Psychotherapy – Pebbles, stones and rocks are commonplace phenomena throughout our natural world order. There are few of us who have not experienced walking with a pebble in a shoe while thankfully stones and rocks are less likely to bother most of our footwear! The fact however remains that many of us experience burdens of varying degrees at different stages of our journey. Whether our burden be similar to a pebble in a shoe or something more troubling, we all deserve the right not only to talk but also the right to be heard and to be listened to as well.

Psychotherapy is a therapeutic encounter with a qualified psychotherapist/counselor who has formal training, education and qualifications in developmental psychology and specializations in particular schools of psychotherapy such as psycho-dynamic, cognitive behavioral and or humanistic therapies. When we observe, think and reflect on our own unique narrative we can see that we are complex beings with shared universal experiences but also conversely with uniquely particular and personal experiences. Cognitive, intuitive, emotional, biological, sexual and spiritual characteristics among others constitute a large part of who we are. It is the relationship between these innate characteristics which inform how we are in ourselves, how we are with our families, workplace, communities and the world around us. Psychotherapy involves the use of clinical methods, particularly when constituted by regular personal interaction aiming to help a person change negative behavior and overcome identified problems in targeted ways. The objective of psychotherapy is to improve wellness and mental health, to resolve or mitigate troublesome behaviors, beliefs, compulsions, thoughts, or emotions, and to improve relationships and social skills. Certain psychotherapies are considered evidence-based for treating some diagnosed mental disorders such as cognitive behavioral when treating depression.

There is a plurality of various and different psychotherapy disciplines. Some are descended from the traditional psychoanalytical school synonomous with Sigmund Feud while others while inspired by Freud and Carl Jung have differing emphasis and trajectories. Person centred therapy has an appeal which has found a home in all psychotherapeutic practice and delivery. Most involve one-to-one sessions between the client and therapist but also with couples, families and groups.

The process encourages us to be in touch with our deepest selves. We become more deliberate and conscious of who we are and who we are capable of becoming. We are also better able to meet and confront the experiences, events, traumas and assumptions or beliefs which prevent us from becoming our best selves. All forms of oppression be it subtle or otherwise diminish both victim and executor but trauma particularly during childhood years frequently merits attention, care and treatment. Addictive behavior patterns, repetitive fractured relationships and intrapersonal conflicts are often outward signs that the deepest part of one’s being has not been recognized and therefore not been respected.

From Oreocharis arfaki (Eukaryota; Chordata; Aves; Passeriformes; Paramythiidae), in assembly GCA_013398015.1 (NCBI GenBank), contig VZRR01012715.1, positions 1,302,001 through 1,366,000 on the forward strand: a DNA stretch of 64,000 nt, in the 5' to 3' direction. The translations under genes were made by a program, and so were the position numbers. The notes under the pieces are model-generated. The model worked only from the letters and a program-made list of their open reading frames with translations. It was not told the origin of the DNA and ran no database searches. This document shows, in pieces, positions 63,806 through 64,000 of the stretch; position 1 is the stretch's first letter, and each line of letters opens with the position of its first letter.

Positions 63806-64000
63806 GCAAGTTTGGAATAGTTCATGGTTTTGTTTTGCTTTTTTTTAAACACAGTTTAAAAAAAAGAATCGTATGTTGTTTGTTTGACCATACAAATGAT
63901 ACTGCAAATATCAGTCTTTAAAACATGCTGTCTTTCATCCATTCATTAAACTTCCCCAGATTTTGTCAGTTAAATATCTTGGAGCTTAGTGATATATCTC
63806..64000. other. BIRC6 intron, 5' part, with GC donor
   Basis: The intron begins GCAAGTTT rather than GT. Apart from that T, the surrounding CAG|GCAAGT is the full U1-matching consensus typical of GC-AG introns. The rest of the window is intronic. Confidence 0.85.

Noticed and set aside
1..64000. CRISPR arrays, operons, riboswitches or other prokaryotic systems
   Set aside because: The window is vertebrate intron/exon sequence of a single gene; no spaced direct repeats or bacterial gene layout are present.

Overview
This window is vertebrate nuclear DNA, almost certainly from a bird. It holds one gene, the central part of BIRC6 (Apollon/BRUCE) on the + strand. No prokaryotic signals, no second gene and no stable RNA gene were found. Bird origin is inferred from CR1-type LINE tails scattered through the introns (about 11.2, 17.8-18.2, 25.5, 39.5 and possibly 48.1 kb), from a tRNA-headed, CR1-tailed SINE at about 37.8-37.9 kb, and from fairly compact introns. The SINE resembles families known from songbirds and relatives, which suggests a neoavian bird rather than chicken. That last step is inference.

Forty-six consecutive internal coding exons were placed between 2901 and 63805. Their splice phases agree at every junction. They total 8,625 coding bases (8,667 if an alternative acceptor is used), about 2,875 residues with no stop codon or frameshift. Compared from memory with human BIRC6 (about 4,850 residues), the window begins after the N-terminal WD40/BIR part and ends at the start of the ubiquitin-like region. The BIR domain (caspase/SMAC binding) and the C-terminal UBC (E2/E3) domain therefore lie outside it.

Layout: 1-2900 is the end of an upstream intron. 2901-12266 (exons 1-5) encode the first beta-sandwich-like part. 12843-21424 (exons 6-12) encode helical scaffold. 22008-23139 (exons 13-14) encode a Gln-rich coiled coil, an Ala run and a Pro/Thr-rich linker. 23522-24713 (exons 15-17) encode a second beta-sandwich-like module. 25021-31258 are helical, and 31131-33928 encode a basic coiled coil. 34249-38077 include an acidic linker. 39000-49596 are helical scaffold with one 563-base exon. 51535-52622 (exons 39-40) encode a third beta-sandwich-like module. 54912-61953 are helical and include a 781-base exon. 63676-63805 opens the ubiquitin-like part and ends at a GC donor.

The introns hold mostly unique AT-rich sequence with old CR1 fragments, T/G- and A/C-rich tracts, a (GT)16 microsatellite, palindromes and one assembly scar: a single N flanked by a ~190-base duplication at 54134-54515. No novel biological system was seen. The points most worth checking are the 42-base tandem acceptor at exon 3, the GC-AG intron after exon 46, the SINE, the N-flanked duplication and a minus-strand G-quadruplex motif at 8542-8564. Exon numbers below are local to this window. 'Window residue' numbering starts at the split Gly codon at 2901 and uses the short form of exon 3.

Psychotherapy helps achieve healthy life functioning first of all by how we are with ourselves, then in our interpersonal relations and finally in how we relate and participate in our communities and the wider world around us. There are few persons who do not live with injuries or wounds from past experiences, be they physical, sexual or emotional. Such wounds or injuries need care and attention no matter how long ago they may have occurred. As human beings we have a duty of care to our families and friends but we cannot care authentically without first caring, nurturing and nourishing that unique story which we embody both physically and emotionally. In psychotherapy an agreement between a therapist and an individual is contracted which usually means that they meet once weekly for fifty minutes normally over a given period of time. That pebble in the shoe can sometimes easily be removed while at other times we may need someone to walk deliberately with us awhile.